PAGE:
Ian Pilsner (Letters, July 28) asserts that, "... even ex-ABC employees state that the ABC has gone way too far to the Left". Furthermore, Mr Pilsner strays further into dogmatism with, "... many more people than myself (feel the same way about the ABC)". If he believes I am one of those unnamed ex-ABC employees, he has badly miscast me. I have never said or implied, even remotely, that ABC on-air staff have moved "way too far to the Left". My repeated concerns have been about the falling professional standards of most ABC journalists which, specifically, are centred around their interviewing techniques. Political interviews, in particular, fail generally to elicit any real new information, yet allow politicians to effortlessly and endlessly simply repeat their daily mantras.

The reasoning behind the current interviewing approach is historical and complex – too much so to detail here, but it is based on a completely mistaken belief that politicians, regardless of their party, will still be forced to slip-up even though questions are now totally predictable and break the key rules of good interviewing.

These undesirable outcomes are not caused by any deliberate ABC political bias, but a lack of professional rigour on the part of our ABC current affairs "celebrities" and their producers.

This is the issue that needs to be addressed by ABC management, rather than subjective perceptions about "left-wing" bias.

Eric Hunter, Cook

Big lie of the old mantra

Possibly the most disturbing thing about the dismissal of Angela Williamson by Cricket Australia was not that it was done for expressing legitimate political opinions in a private context, which governments and such employers seems to think they can do with impunity these days, but rather the Tasmanian government's direct and complicit involvement in the affair.

First a paid government staffer trolled Ms Williamson, but far worse was the government subsequently passing on her confidential and (intimately) private health details to her employer for base political purposes. This demonstrates the big lie of the old "if you've done nothing wrong, you've got nothing to hide" mantra that's trotted out by bullying governments and their authoritarian-minded cheer squads every time they want to undermine civil liberties.

Governments, particularly Coalition ones, have shown they will use any means to stifle criticism by threatening, sacking or even jailing people for their legitimate non-violent views or actions, and will enlist eager-to-please officials to do their work. Just look at the federal government's appalling anti-charities legislation or the NSW and Tasmanian government laws criminalising peaceful political protest. It's no better than the bad old days of the wicked Special Branch.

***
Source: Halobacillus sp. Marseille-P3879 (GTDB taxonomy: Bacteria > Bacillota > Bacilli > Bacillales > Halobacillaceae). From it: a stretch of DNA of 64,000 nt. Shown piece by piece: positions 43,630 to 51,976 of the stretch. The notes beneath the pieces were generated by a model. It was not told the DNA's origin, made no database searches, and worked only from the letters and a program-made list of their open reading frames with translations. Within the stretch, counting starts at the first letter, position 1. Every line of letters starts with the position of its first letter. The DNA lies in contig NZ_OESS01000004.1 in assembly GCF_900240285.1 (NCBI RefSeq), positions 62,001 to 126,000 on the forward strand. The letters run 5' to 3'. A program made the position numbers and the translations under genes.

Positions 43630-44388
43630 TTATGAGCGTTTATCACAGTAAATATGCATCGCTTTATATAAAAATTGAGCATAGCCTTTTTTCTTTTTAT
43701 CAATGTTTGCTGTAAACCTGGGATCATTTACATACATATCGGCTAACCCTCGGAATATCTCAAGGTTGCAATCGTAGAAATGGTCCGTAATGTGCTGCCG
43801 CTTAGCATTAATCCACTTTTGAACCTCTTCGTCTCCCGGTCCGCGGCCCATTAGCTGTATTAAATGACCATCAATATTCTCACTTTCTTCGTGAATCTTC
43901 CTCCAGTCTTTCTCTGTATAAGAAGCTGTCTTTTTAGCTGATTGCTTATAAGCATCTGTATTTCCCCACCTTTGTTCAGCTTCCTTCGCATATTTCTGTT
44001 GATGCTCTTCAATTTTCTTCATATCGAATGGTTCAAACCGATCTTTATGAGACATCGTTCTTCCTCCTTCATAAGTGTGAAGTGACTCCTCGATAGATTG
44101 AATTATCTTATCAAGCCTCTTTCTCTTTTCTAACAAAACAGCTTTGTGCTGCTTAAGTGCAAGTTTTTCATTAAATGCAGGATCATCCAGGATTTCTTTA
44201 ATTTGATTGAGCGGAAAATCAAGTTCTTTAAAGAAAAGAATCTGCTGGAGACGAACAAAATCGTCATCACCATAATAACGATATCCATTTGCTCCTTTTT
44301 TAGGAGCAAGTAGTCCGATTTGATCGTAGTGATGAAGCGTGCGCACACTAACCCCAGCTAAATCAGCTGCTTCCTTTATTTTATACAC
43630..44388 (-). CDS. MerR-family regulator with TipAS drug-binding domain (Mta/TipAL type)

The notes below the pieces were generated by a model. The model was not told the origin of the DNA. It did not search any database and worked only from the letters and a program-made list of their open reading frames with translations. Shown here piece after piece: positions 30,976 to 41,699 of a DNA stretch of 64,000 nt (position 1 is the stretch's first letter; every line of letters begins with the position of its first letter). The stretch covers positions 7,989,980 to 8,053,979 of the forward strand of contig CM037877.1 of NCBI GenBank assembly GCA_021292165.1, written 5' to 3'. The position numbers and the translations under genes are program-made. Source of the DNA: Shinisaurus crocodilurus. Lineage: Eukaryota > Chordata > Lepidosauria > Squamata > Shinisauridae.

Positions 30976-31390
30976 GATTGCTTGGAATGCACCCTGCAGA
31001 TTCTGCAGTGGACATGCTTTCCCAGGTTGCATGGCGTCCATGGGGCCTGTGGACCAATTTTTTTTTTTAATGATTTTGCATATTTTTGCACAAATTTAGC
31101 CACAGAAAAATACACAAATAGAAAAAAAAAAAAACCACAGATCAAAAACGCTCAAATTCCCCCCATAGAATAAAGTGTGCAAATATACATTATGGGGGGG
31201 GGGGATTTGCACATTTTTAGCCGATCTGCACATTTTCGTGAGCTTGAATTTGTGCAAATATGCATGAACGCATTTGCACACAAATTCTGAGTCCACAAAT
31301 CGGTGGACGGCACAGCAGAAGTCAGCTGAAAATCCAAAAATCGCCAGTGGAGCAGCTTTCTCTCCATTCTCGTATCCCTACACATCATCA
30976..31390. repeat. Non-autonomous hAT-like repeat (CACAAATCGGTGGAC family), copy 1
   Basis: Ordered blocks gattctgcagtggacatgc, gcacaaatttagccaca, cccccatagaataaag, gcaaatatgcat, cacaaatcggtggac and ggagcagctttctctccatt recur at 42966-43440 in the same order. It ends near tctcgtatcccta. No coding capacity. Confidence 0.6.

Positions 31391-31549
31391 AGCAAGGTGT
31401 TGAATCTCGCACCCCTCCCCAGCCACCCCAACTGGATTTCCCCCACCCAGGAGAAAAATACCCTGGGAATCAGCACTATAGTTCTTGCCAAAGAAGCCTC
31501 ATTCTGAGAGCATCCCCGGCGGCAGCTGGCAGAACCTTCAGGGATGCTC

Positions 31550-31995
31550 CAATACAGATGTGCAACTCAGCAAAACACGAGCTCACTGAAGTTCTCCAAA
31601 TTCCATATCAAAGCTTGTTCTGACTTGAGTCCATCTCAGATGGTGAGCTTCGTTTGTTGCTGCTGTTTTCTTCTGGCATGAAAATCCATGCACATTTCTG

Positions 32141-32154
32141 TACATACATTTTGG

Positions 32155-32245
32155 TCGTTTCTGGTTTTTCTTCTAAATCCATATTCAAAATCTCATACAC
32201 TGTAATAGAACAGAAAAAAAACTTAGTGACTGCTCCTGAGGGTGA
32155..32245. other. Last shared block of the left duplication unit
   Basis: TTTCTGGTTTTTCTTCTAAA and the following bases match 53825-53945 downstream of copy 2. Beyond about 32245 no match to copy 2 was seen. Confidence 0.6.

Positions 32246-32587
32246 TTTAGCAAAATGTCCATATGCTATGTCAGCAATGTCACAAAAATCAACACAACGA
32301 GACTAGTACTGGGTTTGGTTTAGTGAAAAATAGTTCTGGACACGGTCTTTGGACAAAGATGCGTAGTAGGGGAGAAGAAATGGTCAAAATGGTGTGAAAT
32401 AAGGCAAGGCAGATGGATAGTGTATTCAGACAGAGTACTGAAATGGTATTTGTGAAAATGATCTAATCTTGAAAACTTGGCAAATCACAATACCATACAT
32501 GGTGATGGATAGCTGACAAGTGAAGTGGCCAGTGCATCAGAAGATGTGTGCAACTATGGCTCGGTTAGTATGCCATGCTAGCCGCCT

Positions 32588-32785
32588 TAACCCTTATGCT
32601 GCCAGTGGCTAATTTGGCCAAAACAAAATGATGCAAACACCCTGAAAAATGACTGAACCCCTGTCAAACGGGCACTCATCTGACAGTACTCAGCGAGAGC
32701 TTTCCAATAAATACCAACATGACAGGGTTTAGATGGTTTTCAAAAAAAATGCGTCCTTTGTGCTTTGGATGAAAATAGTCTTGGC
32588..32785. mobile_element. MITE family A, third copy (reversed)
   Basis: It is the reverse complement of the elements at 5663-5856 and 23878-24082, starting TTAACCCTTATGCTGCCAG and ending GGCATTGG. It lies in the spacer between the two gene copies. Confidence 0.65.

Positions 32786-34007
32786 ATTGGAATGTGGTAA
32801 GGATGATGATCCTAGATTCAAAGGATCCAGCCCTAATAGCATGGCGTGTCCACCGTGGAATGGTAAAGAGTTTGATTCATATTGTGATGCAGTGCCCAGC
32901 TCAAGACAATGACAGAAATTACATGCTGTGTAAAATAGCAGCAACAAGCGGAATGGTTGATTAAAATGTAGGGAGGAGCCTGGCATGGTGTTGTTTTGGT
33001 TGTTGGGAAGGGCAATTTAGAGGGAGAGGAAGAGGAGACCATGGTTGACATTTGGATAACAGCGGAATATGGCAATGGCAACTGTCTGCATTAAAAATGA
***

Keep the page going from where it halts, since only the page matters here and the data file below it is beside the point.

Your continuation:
How did we let the bullies regain such control?

David Jenkins, Casey

Carving up history

Many Canberra legal practitioners will not be aware of the intention to demolish the interior of the old court rooms in the existing Supreme Court building. The building itself is being retained with heritage status, and with the shell of courtrooms One and Two, but the stately old timber adorning the courtrooms is to be removed, and the timber cut up for furniture.

It is rather tragic that none are to be retained in their original form — not even Courtroom One, which has seen probably thousands of new practitioners take their oaths and affirmations for admission to the legal profession.

That room could be, and should be, kept in its existing form as a reminder of the history of the rule of law and justice in the ACT. The darkness of its wooden panelling and its 1960s design would provide a stark contrast to the daylight that is to flood our new courtrooms.

Chris Donohue, Reid



I've just been listening to Rachael Kohn's The Spirit of Things on ABC radio. She interviewed Greg Sheridan on his new book, and on his Catholic faith. I hope Warwick Davis of Isaacs caught it, but if he didn't he can access the program at any time he's free to listen. That's service.

S. W. Davey, Torrens


What a farce in Victoria with the Department of Health and Human Services telling staff they must address colleagues by the pronouns of them and they to avoid gender bias.

Why don't these lazy oafs simply learn people's names and refer to everyone accordingly.

Mark Sproat, Lyons


A rumour doing the rounds in the gutter is Peter Dutton could end up getting the keys to The Lodge at the next election. The very thought of him being re-elected has me figuring out how I can be taken in by our neighbours across the ditch.

One can only hope there are enough voters in his electorate to put an end to his reign of terror.

D. J. Fraser, Currumbin, Qld


In her bid to be selected as a Labor Party candidate in the seat of Canberra, Alicia Payne is reported as writing in an email to some Labor members that she is "driven by a commitment to social justice".

Yet, the Labor Party is complicit in the imprisonment in off-shore detention without trial of hundreds of asylum seekers contrary to the United Nations policy on refugees. Where's her "social justice "in that ?

Mary Samara-Wickrama, Weston